Chandler Museum visitors will marvel at images taken by National Geographic photographers that capture the spirit and majesty of the American West. Featuring iconic and rare photographs, “Greatest Photographs of the American West,” opening Tuesday, Nov. 2, chronicles the epic history and grandeur of the region.
The earliest photographs of the American West were published in National Geographic magazine in 1889, setting the stage for the breathtaking images captured by such photographic masters as William Albert Allard, David Alan Harvey and Joel Sartore. In addition to these world-renowned photographers, images by early photographers such as Edward S. Curtis and William Henry Jackson also appear. The exhibition will remain open at Chandler Museum until Feb. 27, 2022.
“The role of photography in creating and perpetuating beliefs and understandings about the West has been continuous and evolving,” writes James McNutt, former president and CEO of the National Museum of Wildlife Art of the United States. “Beginning with adventurous pioneers in the field and never ceasing to the present day, photography accumulated an enormous record of change beyond the 100th meridian.” The images included in the exhibition derive from the National Geographic Book, “National Geographic Greatest Photographs of the American West: Capturing 125 Years of Majesty, Spirit and Adventure,” in which McNutt writes the foreword.
“Greatest Photographs of the American West” is a visual journey through the history of America. Each image captures a different aspect of the American West and its importance to our national identity. Visitors will see portrayals of some of the cowboys, Native Americans and landscapes that define the vast area. They’ll also be exposed to photographs displaying the interactions among the people of the West, visitors and wildlife. The awe-inspiring images include endless skies, boundless plains and dramatic mountains. The exhibition explores the growth of the American West and where its story may go in the future.
In coordination with the exhibit, Chandler Museum will host two History Bites Lunchtime Talks programs. The first will take place on Tuesday, Nov. 2, opening day of the exhibition. Titled “Idea and Reality: Defining the West through Imagery,” this 30-minute talk will explore the images of the West that enticed waves of homesteaders, adventure travelers, business barons and economic migrants. Learn how people drawn by those images did not always find what they were expecting.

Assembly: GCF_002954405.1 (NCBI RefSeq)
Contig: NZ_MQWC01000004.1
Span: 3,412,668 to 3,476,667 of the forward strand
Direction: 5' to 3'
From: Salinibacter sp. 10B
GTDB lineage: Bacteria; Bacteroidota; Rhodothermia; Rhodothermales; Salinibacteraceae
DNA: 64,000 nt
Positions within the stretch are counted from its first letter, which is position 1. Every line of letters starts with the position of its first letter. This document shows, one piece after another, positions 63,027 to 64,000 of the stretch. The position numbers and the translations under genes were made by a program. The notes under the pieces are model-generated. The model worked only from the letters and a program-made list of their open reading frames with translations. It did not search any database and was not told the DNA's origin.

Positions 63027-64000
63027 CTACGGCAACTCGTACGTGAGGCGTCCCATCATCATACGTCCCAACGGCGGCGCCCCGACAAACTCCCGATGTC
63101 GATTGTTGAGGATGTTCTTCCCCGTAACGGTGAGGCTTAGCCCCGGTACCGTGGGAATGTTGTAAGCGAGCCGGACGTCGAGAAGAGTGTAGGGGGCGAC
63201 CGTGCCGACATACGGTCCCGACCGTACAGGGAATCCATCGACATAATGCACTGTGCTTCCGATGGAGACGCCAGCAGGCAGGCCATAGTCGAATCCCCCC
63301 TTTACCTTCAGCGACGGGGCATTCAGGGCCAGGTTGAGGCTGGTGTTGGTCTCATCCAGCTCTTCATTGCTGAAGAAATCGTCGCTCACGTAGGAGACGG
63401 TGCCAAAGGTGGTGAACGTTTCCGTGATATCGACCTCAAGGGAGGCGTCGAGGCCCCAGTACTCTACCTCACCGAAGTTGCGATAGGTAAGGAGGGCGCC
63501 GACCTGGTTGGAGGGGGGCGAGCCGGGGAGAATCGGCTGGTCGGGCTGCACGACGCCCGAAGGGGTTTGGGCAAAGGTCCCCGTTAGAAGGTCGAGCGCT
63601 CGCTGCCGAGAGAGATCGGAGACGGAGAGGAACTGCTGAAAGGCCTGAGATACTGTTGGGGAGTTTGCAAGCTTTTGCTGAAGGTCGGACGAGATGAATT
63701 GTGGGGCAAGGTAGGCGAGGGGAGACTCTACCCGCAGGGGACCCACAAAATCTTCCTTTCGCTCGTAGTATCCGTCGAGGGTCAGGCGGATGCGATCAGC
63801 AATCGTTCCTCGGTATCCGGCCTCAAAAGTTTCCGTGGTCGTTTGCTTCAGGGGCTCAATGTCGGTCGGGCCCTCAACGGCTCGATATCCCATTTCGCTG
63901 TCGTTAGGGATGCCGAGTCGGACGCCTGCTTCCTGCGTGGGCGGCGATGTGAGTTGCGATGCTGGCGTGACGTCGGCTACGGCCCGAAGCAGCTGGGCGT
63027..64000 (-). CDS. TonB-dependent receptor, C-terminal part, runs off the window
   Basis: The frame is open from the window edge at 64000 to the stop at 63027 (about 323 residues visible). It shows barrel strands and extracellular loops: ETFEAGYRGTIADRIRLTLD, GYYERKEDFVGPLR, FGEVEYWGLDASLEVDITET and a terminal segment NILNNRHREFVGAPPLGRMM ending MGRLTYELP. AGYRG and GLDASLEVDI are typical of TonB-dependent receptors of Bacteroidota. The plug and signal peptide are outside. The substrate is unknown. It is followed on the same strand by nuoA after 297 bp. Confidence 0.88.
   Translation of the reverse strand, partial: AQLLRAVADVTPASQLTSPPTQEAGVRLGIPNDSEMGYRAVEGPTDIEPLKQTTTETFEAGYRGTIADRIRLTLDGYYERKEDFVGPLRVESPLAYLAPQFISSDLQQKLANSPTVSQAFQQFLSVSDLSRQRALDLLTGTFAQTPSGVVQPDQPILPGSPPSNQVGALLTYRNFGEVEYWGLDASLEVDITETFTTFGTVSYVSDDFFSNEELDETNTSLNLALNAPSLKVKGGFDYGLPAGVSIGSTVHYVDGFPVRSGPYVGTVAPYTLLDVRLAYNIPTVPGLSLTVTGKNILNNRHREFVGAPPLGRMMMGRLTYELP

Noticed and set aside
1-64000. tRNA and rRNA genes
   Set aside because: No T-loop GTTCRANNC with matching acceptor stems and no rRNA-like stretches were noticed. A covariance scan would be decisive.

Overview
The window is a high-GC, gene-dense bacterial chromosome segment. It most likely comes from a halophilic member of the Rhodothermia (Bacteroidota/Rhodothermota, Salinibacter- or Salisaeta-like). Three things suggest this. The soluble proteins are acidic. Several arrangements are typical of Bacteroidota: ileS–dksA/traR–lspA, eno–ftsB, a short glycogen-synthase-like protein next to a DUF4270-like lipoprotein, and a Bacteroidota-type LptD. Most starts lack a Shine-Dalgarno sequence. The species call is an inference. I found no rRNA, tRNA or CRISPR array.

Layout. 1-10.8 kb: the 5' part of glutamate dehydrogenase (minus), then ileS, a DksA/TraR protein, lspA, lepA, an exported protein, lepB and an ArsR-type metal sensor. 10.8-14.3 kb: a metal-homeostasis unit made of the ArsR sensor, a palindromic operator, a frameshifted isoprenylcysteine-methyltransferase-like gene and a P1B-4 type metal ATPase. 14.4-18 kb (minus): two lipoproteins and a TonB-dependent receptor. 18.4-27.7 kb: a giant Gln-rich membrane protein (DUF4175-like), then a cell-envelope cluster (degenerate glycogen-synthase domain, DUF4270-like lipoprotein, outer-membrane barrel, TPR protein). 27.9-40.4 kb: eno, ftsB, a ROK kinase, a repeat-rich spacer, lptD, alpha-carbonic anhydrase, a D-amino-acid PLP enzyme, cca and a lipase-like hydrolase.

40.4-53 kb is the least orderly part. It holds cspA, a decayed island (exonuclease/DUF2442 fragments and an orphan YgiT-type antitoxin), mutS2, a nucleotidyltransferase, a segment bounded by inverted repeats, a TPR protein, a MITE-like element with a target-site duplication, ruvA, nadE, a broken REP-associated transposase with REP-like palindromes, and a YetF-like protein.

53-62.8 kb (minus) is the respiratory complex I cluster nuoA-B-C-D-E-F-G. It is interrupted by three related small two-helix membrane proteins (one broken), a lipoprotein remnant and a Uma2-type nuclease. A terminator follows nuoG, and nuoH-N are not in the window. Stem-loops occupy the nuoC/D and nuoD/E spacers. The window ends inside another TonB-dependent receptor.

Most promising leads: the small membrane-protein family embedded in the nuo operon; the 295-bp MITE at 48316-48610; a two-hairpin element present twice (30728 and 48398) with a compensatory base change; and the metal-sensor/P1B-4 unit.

Then, on Jan. 4, 2022, a second History Bites program, “Photography Technology Series, Part 2: Conserving Wildlife with Digital Cameras” will continue the series of 2021-22 programs examining cameras and photography. Eric Proctor of the Arizona Game and Fish Department will explain how digital cameras offer a non-invasive way for scientists to study animals, monitor population trends, and even help prevent accidental encounters between wildlife and drivers.
For both programs, guarantee your seat by registering to attend.
Photo credit: JIM RICHARDSON, Natural Bridges National Monument, Utah, 2008.
About the National Geographic Society:
The National Geographic Society is a leading nonprofit that invests in bold people and transformative ideas in the fields of exploration, scientific research, storytelling and education. The Society aspires to create a community of change, advancing key insights about the planet and probing some of the most pressing scientific questions of our time, all while ensuring that the next generation is armed with geographic knowledge and global understanding. Its goal is measurable impact: furthering exploration and educating people around the world to inspire solutions for the greater good. For more information, visit National Geographic.
About Chandler Museum:
Chandler Museum is an innovative learning environment where the community comes together to share our stories, store our cultural heritage, and experience Chandler as a people and place. The vision of the Museum is to be the community’s principal resource to explore its people’s history, culture, and place in a rapidly changing world of today – within and without the walls of a building. The museum is located at 300 S. Chandler Village Drive, and is open Tuesday-Saturday, 10 a.m. to 5 p.m., and Sunday, 1-5 p.m.; closed on Monday. Admission is free. More information is online at Chandler Museum or by calling 480-782-2717.
Lexie de los Santos